The Soloist: Part Eight

Continued from Part Seven, or you can start from the beginning.

The Grove Street Church occupied a plot of land in a residential area a few blocks from the center of town. Not such a long walk from Jojo’s apartment over the tea shop, but a cold one on a dark December night. The lights were on, glowing golden over the front doors, and Talia slipped into the vestibule. Reilly held court on the steps to the choir, a group of teens sprawled around him. There were a couple of guitars, a hand drum, and a harmonica, and in the middle of a motley crew of kids, her son. Talia’s heart flipped over. Somewhere between moves, he’d developed a man’s jawline and long limbs that spoke of more height to come.

He looked… content. In a way she hadn’t seen in too long.

If only his father could see past what he believed his son should become to the young man he was.

If only Blaine could see life beyond his family.

If only.

And yet, her heart was still warm from boxed pinot grigio and Christmas cookies with Jojo’s friends, who, after a few goggle-eyed moments, embraced her. Reilly chose that moment to look up from a spirited rendition of Jingle Bells that included some actual sleigh bells, and Talia grinned. Not only her heart, then. There was probably a commandment about not coveting thy neighborhood pastor, but the dimple in his left cheek was enough to bring a strong woman to her knees.

“Talia,” he called across the hall. “Come in. We’re just waiting for everyone’s rides. You can pick up the harmony line.”

And there it was, the wanting something from her.

“I’m sorry, Reverend.” She made her way down the aisle; Eli scowled at her tone, and Talia’s resolve faltered. “We have to get home. I’m sure Eli has homework.”

Eli closed himself off. “I did it after school.”

The ease she’d seen in Eli from across the room was gone, and an awkward silence fell over the youth group.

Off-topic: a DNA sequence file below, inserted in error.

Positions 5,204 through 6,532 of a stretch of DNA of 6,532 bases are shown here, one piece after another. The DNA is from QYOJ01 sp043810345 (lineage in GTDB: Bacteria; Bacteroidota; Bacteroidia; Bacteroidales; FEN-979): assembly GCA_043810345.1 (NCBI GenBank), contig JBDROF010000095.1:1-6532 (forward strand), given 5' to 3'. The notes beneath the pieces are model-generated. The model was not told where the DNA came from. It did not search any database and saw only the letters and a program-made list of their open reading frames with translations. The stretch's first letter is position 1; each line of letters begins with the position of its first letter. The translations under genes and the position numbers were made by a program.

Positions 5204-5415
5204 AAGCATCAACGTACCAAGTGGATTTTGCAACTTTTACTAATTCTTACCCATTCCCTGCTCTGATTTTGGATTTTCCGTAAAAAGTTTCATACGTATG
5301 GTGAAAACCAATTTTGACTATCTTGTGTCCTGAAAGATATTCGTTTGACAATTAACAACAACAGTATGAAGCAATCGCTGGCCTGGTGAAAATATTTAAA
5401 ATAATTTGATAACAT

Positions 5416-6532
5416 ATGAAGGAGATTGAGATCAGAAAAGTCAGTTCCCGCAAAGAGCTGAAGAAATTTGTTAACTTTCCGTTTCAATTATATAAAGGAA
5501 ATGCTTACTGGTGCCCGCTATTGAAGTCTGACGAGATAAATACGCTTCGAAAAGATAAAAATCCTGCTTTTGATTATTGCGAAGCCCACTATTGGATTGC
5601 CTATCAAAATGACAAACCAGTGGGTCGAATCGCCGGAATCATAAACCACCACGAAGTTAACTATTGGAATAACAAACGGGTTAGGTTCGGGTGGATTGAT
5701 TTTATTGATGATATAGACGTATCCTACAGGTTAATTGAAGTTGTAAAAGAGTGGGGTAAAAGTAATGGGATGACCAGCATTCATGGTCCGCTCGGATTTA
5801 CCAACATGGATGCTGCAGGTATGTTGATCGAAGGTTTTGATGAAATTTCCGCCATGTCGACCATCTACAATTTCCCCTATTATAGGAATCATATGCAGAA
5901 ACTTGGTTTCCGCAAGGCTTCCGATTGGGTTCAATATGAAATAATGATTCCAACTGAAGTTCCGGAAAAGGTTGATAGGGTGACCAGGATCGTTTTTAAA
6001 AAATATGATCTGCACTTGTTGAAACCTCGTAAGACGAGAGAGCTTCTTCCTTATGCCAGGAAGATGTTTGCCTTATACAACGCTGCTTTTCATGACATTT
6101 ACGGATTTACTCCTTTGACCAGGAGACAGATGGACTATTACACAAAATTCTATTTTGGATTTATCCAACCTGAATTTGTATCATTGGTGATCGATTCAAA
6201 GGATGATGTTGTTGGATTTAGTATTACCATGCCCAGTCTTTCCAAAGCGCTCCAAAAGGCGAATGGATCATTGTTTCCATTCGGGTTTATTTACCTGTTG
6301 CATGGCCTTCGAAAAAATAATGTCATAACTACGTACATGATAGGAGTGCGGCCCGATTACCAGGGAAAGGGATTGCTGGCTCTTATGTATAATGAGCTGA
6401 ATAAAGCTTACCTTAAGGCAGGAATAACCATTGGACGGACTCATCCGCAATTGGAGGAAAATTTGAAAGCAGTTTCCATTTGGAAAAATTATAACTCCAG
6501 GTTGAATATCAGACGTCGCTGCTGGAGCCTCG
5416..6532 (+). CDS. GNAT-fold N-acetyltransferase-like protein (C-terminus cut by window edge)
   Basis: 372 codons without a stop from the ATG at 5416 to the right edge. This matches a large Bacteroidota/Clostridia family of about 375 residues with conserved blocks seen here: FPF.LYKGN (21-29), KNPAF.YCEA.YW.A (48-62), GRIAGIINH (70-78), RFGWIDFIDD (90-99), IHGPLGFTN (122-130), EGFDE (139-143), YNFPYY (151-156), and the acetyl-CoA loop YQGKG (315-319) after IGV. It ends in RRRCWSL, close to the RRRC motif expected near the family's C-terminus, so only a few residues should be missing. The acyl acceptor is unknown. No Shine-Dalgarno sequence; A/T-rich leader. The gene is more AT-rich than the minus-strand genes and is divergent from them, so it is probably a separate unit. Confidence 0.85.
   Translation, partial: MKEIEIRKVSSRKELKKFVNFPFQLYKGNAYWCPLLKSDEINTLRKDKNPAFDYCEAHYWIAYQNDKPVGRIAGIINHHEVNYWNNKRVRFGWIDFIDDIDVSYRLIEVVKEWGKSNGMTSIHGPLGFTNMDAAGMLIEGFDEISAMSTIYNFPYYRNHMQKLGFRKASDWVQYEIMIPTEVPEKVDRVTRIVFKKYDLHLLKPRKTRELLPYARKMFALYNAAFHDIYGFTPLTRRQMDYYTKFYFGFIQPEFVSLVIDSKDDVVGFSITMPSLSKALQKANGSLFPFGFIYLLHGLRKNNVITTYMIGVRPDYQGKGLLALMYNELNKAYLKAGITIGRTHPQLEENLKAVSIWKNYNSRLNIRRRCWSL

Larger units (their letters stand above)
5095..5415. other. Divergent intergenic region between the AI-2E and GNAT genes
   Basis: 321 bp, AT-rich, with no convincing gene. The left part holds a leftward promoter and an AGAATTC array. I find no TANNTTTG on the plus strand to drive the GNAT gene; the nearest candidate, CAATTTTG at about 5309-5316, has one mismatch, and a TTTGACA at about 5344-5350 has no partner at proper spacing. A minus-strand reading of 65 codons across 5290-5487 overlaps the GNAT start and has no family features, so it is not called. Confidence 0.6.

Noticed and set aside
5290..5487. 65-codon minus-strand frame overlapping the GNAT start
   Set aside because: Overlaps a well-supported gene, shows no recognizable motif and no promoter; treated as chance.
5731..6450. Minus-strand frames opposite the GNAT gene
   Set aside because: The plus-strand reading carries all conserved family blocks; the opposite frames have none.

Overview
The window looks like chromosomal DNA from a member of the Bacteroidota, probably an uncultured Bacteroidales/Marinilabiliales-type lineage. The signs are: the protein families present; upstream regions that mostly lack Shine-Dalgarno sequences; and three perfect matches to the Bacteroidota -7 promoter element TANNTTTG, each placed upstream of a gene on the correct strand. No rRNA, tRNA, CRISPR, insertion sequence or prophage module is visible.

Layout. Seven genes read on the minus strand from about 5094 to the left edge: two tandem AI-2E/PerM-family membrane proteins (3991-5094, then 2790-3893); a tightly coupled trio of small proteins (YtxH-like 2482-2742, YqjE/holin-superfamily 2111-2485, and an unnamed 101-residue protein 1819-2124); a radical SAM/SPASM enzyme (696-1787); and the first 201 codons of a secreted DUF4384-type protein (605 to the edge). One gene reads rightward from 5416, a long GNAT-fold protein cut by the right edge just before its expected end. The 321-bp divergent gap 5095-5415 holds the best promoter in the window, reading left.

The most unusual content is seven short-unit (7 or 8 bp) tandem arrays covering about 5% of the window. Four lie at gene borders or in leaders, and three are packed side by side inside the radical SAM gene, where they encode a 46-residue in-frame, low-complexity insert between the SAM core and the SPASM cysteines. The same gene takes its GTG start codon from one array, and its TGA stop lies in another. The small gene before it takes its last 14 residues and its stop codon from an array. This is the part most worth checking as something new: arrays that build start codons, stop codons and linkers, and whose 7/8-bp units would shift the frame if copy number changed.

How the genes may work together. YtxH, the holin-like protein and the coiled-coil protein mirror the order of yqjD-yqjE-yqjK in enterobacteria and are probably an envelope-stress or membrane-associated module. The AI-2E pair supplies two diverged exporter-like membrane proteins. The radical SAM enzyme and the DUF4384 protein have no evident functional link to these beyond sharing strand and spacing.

Reilly set down his instrument and addressed them. “Guys, can you head down to the basement and put the chairs away? And Haley?” Here he singled out one young woman. “Can you take the bells and drum downstairs and make sure the lights are turned out?”

When Eli didn’t get up, Reilly gave him a look. “You too.” Eli slouched off, leaving Talia standing there, keenly aware she’d ruined everything.

“I didn’t mean—“ she began, but Reilly cut her off.

“You are both welcome here. It has nothing to do with whether or not you sing in the choir, or what your faith is, or what’s dogging you.”

Talia felt all the fear and hurt—and bone deep weariness—rise. “Who said anything about my past?”

“No one but you. Just now,” he said softly, and she knew he was right.

“You tricked me.” Even as the words escaped her mouth she knew how foolish she sounded.

“Talia.” He said her name with a tenderness that shocked her. “Maybe it’s what I do for a living, but I can see the hurt, the walls around you, from miles away.”

Her reply came out as a whisper. “I didn’t ask you to fix me.”

When he closed the distance between them, coming to within arm’s length, she wondered crazily if he was going to kiss her. “I don’t want to fix what isn’t broken. I just want to…”

He didn’t finish the sentence. She couldn’t look away.

Eli and Haley burst up from the church basement, laughing, his surly mood dissolved. The rest of the youth group thundered up behind them.

Reilly blinked at the pair of teens. “Lights out?”

The girl Haley laughed. “Yes, Pastor Hunt.”

Talia watched the way her son looked at the girl. They very way she’d been looking at Reilly a moment ago.

“Eli, we should go.”

Eli shrugged, but the girl only smiled. “See you at school, Eli.”

To be continued in Part Nine

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  1. Pingback: The Soloist: Part Nine | Cameron D. Garriepy